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Please use this identifier to cite or link to this item: http://hdl.handle.net/1942/17690

Title: Pro-angiogenic impact of dental stem cells in vitro and in vivo
Authors: HILKENS, Petra
FANTON, Yanick
MARTENS, Wendy
GERVOIS, Pascal
STRUYS, Tom
POLITIS, Constantinus
LAMBRICHTS, Ivo
BRONCKAERS, Annelies
Issue Date: 2014
Publisher: ELSEVIER SCIENCE BV
Citation: Stem Cell Research, 12 (3), p. 778-790
Abstract: Within the field of dental tissue engineering, the establishment of adequate tissue vascularization is one of the most important burdens to overcome. As vascular access within the tooth is restricted by the apical foramen, it is of major importance to implement effective vascularization strategies in order to recreate viable components of teeth and periodontal tissues. However, while the current regenerative approaches focus on the use of dental stem cells (DSCs), little is known about these cells and their ability to promote angiogenesis. Therefore, the present study aimed to elucidate the paracrine angiogenic properties of postnatal DSCs, in particular dental pulp stem cells (DPSCs), stem cells from the apical papilla (SCAPs) and dental follicle precursor cells (FSCs). An antibody array, together with RT-PCR and ELISA, pointed out the differential expression of pro-angiogenic as well as anti-angiogenic factors by cultured DSCs and human gingival fibroblasts (HGF-1). Despite the secretion of proliferation-promoting factors, DSCs caused no notable increase in the proliferation of human microvascular endothelial cells (HMEC-1). With regard to other aspects of the angiogenic cascade, DPSCs, SCAPs and HGF-1 significantly promoted endothelial migration in a transwell migration assay. DPSCs also had a pronounced effect on endothelial tubulogenesis, as was shown by an in vitro Matrigel (TM) assay. In the last part of this study, a chorioallantoic membrane assay demonstrated a sustained pro-angiogenic impact of DPSCs and SCAPs in an in vivo setting. Collectively, these data indicate a predominant pro-angiogenic influence of DPSCs and SCAPS in vitro and in vivo in comparison to FSCs, suggesting that both stem cell populations could potentially promote the vascularization of regenerated dental tissues. (C) 2014 The Authors. Published by Elsevier B.V. This is an open access article under the CC BY-NC-ND license (http://creativecommons.org/licenses/by-nc-nd/3.0/).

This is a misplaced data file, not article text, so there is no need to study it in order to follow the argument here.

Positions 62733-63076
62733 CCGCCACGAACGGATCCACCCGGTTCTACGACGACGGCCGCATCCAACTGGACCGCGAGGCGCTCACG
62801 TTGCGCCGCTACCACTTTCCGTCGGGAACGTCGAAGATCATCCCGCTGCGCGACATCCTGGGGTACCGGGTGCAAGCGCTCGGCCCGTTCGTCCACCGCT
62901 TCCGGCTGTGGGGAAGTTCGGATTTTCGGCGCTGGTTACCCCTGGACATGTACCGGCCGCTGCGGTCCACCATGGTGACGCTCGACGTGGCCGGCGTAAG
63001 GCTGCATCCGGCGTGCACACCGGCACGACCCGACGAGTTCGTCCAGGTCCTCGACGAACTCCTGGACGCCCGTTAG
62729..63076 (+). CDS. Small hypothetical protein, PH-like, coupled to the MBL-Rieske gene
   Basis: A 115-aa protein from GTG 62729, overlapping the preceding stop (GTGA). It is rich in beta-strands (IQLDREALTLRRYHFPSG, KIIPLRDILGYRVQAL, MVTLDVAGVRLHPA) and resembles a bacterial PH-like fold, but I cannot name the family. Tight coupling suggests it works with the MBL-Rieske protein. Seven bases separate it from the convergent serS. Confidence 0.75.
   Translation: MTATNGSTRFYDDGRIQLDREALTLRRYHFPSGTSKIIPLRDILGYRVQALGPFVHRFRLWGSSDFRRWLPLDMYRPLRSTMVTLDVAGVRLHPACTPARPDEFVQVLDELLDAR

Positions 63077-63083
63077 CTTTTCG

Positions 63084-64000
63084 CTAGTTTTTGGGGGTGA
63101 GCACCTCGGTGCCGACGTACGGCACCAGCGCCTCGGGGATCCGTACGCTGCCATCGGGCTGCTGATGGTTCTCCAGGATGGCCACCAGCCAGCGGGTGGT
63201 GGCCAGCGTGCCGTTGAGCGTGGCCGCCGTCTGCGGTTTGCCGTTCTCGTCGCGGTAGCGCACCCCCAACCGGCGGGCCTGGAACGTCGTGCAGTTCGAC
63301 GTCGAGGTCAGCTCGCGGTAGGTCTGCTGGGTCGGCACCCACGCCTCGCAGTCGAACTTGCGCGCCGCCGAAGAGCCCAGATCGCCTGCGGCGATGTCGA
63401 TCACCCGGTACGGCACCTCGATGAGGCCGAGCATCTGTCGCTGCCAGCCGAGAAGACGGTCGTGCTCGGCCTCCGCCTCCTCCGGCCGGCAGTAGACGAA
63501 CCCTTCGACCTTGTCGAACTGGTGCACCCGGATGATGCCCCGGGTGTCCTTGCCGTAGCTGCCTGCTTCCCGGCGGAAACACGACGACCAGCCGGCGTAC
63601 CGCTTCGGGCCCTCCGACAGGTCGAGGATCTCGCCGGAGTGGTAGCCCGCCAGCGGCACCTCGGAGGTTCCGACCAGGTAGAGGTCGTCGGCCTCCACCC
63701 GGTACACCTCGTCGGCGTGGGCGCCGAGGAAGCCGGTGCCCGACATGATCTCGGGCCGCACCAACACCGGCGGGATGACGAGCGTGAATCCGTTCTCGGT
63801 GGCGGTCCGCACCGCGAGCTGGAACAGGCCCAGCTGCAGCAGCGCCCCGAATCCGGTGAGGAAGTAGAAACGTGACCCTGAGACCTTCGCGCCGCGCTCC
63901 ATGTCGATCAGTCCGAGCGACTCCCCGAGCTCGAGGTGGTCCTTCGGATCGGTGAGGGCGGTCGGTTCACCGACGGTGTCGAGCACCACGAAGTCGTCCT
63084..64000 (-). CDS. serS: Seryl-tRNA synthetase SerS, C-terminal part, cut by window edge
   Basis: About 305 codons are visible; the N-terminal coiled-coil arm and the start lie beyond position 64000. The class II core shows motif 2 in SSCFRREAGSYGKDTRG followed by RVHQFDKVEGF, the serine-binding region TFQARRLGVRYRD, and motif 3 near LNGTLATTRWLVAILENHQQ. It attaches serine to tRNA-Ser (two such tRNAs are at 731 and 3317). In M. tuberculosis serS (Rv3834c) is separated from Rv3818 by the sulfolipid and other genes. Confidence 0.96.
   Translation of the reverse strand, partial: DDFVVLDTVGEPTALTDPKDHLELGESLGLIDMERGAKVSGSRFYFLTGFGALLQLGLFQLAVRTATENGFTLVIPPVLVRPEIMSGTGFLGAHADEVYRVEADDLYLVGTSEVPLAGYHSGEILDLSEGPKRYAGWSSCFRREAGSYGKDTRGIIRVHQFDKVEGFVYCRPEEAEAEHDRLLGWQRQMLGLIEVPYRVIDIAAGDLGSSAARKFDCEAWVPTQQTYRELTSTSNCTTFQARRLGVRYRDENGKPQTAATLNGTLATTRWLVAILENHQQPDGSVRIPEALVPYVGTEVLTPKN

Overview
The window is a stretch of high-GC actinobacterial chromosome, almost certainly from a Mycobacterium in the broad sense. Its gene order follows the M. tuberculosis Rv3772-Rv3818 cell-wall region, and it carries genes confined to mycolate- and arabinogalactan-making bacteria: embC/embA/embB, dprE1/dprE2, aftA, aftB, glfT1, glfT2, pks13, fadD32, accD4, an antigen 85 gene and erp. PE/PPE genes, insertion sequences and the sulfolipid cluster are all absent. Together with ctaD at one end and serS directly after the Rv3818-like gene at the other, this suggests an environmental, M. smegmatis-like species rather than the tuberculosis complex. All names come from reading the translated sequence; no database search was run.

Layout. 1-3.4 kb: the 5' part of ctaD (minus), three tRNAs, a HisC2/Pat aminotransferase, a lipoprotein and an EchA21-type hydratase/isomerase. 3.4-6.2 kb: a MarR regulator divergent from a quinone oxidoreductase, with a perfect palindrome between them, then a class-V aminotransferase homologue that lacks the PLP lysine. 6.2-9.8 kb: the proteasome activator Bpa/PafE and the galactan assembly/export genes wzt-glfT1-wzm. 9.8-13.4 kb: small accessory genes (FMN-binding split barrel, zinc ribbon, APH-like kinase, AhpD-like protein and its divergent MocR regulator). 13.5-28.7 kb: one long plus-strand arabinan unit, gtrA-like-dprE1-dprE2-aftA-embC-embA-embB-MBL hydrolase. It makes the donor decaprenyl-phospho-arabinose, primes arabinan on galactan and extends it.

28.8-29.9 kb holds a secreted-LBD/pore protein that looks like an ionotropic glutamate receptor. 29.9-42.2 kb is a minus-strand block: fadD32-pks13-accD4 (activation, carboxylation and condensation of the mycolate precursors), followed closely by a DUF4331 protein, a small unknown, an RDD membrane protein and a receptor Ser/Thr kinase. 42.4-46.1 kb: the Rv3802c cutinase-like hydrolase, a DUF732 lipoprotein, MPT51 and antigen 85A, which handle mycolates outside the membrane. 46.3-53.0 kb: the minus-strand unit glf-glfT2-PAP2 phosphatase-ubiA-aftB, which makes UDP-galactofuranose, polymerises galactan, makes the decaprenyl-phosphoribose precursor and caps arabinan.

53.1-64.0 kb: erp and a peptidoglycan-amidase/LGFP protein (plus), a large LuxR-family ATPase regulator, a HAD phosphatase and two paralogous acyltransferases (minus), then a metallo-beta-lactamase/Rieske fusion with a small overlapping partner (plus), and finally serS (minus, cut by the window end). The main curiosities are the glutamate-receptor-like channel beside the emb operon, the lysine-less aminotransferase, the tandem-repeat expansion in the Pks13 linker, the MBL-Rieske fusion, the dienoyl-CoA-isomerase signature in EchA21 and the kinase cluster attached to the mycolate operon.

Notes: [Hilkens, P.; Fanton, Y.; Martens, W.; Gervois, P.; Struys, T.; Politis, C.; Lambrichts, I.; Bronckaers, A.] Hasselt Univ, Dept Morphol, Biomed Res Inst BIOMED, B-3590 Diepenbeek, Belgium.
URI: http://hdl.handle.net/1942/17690
DOI: 10.1016/j.scr.2014.03.008
ISI #: 000342286900017
ISSN: 1873-5061
Category: A1
Type: Journal Contribution
Validation: ecoom, 2015
Appears in Collections: Research publications

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